Casey Zablocki: Wood-Fired Pottery

*This article was originally created and published by Architectural Digest

Montana-Based Ceramic Artist Casey Zablocki fires up his most ambitious work yet.

Casey Zablocki Portrait

Casey Zablocki is sleep-deprived. It’s mid-April; his ceramics studio has been running 24 hours a day for the past week; and he’s working the night shift, firing the wood-burning kiln from midnight to six in the morning.

“It’s a physical and mental marathon, like running up a mountain,” Zablocki says by Zoom. After the call he’ll doze a little, chop more wood, and do it all over again.

This is how the artist works. Due to the risk of forest fires in his home base of Missoula, Montana, he limits himself to just two main batches a year, once in April and again in December.

At the time of our conversation there was even more heat as he prepared for his September solo show at New York’s Guild Gallery, the fine-art extension of Roman and Williams Guild.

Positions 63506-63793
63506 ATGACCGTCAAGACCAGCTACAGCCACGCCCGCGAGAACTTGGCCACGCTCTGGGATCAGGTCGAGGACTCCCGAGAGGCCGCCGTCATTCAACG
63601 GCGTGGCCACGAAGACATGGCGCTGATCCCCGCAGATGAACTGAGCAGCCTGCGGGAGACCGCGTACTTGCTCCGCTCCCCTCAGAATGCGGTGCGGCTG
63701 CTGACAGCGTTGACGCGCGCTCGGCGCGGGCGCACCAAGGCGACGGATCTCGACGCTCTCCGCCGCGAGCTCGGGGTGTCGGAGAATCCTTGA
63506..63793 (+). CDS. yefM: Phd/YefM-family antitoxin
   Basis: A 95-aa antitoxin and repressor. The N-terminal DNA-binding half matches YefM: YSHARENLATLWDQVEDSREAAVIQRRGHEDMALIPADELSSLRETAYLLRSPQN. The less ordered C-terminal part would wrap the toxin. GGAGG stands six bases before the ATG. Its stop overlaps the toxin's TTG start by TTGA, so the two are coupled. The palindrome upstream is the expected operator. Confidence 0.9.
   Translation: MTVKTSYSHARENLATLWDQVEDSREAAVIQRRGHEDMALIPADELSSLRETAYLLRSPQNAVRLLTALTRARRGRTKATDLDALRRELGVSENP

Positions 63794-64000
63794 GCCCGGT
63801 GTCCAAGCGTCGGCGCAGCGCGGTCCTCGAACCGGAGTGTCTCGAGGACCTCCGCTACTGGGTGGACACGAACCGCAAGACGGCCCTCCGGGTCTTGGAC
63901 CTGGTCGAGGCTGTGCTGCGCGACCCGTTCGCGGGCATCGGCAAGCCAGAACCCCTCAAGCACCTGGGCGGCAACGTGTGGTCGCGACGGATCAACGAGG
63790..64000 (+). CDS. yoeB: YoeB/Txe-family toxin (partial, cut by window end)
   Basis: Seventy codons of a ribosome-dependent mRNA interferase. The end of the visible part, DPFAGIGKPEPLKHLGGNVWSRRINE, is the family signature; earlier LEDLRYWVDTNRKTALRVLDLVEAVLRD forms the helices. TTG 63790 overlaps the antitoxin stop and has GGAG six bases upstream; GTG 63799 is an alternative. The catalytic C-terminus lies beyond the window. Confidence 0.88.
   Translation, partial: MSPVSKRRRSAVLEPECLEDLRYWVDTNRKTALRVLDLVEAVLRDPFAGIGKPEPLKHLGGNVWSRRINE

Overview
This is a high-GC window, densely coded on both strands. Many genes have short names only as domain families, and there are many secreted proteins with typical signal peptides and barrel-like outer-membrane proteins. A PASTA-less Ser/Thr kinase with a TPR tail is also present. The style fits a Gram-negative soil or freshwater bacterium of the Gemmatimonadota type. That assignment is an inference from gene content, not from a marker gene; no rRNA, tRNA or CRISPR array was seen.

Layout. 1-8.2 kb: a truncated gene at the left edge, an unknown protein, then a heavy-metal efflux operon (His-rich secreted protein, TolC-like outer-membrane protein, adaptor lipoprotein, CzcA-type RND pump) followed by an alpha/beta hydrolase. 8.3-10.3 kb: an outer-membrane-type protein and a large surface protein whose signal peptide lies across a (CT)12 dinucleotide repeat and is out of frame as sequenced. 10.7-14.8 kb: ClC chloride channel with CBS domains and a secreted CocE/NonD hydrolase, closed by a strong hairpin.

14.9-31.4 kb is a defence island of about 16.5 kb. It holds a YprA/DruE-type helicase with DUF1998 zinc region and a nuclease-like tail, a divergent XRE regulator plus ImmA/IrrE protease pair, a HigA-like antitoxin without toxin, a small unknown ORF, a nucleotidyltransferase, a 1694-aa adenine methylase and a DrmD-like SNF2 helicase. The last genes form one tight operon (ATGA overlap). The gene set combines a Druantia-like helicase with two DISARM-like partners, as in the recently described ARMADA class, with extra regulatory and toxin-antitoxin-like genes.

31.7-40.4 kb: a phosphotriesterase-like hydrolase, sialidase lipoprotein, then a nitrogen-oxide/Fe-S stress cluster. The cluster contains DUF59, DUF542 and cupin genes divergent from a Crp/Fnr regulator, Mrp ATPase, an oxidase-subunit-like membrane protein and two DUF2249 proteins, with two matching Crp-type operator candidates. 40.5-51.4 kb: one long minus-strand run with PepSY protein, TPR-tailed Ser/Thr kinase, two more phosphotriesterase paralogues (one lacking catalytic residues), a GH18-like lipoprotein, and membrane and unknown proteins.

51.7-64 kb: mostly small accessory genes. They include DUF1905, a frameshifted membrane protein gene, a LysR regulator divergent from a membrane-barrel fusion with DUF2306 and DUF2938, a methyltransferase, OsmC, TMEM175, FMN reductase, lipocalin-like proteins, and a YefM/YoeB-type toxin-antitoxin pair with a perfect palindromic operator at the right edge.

Zablocki fell in love with wood-fired pottery as an undergrad, attracted to the richly textured, at times crystallized surfaces he could achieve using the age-old method.

After apprenticing for masters like Hun Chung Lee in South Korea, the Michigan-born talent found himself at the Clay Studio of Missoula, where he still rents a cave-like anagama kiln.

“I don’t use any glaze,” he explains. “It’s all wood ash from the fire being pulled through the kiln, landing on my work, and melting at a high, high heat.” Temperatures regularly reach up to 2,300 degrees Fahrenheit.

His latest creations—his most ambitious yet—are big. Fired in two parts, one piece stands nearly nine feet tall and weighs roughly 1,200 pounds (Zablocki wants to go bigger, but he’d need a new kiln for that).

Over the course of a year, he’ll go through some five tons of clay, sculpting chairs, benches, tables, and nonfunctional artworks in an intuitive, almost spiritual process.

“There has to be some kind of energy transfer between the kiln and me,” Zablocki reflects. “I have to read what’s going on—the color of the flame, the smell of the atmosphere, the sound of the wood burning. These all tell me different things.”

This article was written by Hannah Martin and published by Architectural Digest. Click to view the original article.

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